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How to Build and Maintain Trust in the Age of Volatility
Trust plays an increasingly vital role in organizations today. As a result, having a real understanding of the mechanics of trust is critical. Today's executive leaders are expected to be less like battlefield generals and more like orchestra conductors. According to the article's authors, this requires "stepping outside well-defined boundaries of behavior and expectation." Few will be comfortable doing so without trust in their colleagues, the membership, and the overall organization.
 
There are four pillars of trust that must be present: predictability, or doing what one said one would do or what responsibilities demand; transparency, which is acting without a hidden agenda; accountability, or taking ownership of one's actions and holding oneself to standards of fair dealing; and common aims — mutual support between individuals and shared goals to support the organization.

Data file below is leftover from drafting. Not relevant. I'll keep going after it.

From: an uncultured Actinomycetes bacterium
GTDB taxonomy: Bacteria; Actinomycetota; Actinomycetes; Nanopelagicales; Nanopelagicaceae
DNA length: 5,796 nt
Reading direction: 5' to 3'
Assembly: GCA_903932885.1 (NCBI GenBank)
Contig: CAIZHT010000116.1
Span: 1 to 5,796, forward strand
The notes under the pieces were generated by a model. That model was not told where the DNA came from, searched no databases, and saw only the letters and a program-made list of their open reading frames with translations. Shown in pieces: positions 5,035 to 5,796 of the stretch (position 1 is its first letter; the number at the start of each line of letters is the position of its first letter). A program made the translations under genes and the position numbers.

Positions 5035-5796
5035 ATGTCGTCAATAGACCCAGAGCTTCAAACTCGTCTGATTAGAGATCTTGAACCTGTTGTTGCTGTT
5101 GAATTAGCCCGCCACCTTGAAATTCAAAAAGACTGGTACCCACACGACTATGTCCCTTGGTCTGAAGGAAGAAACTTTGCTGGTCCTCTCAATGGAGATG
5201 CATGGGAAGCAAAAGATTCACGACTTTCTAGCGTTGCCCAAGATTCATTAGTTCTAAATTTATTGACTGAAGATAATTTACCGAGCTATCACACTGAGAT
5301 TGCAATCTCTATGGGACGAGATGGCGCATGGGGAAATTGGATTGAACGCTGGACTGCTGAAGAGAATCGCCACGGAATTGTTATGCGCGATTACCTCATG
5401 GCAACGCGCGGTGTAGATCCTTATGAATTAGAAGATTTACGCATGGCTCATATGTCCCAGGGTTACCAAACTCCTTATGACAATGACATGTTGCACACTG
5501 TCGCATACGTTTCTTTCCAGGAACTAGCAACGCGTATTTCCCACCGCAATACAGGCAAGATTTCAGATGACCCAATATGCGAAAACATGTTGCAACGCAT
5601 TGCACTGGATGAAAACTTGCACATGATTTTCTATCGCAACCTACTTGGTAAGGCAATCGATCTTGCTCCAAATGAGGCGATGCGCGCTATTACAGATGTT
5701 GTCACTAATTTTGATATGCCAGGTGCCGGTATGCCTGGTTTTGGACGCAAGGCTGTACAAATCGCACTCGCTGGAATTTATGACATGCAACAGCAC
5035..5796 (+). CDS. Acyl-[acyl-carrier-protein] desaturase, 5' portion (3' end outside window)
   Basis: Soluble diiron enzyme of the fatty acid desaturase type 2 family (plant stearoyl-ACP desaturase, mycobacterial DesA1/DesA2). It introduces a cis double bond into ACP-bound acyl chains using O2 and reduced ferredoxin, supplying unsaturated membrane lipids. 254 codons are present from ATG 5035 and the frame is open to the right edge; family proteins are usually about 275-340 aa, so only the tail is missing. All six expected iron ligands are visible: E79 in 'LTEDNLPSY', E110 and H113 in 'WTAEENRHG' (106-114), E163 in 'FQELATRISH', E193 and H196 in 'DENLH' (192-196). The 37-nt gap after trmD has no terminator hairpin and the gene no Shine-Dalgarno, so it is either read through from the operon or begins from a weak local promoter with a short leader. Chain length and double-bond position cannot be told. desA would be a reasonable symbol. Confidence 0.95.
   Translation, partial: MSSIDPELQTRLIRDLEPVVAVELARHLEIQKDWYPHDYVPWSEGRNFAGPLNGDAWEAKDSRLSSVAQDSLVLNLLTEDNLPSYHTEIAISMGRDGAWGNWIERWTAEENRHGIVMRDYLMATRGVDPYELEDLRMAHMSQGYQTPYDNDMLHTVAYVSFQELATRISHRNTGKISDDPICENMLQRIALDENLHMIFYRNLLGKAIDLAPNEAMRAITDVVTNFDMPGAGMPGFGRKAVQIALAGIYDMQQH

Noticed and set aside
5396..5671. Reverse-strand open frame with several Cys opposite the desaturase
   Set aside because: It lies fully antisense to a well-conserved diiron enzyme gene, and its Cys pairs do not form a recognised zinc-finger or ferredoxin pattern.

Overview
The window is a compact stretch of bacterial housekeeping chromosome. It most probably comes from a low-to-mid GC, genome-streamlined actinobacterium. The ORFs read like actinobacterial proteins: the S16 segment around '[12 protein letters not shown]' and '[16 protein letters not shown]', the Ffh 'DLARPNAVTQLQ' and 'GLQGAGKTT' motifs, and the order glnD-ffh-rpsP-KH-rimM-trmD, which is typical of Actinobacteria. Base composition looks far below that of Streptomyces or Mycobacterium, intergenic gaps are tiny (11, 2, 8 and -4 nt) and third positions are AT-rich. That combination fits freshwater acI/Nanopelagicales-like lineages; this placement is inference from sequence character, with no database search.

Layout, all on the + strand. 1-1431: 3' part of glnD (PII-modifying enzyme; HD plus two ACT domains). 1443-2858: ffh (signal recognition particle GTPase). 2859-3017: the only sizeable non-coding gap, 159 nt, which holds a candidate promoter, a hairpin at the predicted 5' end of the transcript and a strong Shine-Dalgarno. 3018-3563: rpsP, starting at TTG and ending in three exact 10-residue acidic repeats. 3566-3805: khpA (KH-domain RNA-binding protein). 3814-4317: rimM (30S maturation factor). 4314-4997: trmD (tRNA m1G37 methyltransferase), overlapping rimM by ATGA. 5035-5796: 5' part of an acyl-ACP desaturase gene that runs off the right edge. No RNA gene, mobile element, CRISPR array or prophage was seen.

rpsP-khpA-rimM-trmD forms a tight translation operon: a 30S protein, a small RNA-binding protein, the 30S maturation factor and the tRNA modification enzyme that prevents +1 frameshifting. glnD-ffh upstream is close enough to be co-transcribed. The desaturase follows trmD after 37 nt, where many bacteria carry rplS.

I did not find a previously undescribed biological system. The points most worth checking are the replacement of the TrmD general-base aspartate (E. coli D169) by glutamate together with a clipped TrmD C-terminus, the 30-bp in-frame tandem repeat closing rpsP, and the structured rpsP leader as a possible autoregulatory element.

While top executives and leadership committees cannot create trust by decree, they can create the conditions that make it easier to maintain trust-building behavior. "They do so by modeling trust-building behaviors themselves, rewarding those behaviors in others, and creating policies that support such actions," the authors state. To this end, leaders should replace zero-sum thinking with win-win scenarios centered on a shared mission. Fight the urge to micromanage, but know when to step in. Other tips include looking beyond the surface when assigning credit, “don’t shoot the messenger,” and "make constructive feedback an integral part of communication."
Chief Executive (01/14/19) Arts, Boudewijn; Iqbal, Sonny
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FEBRUARY 2019 EDITION
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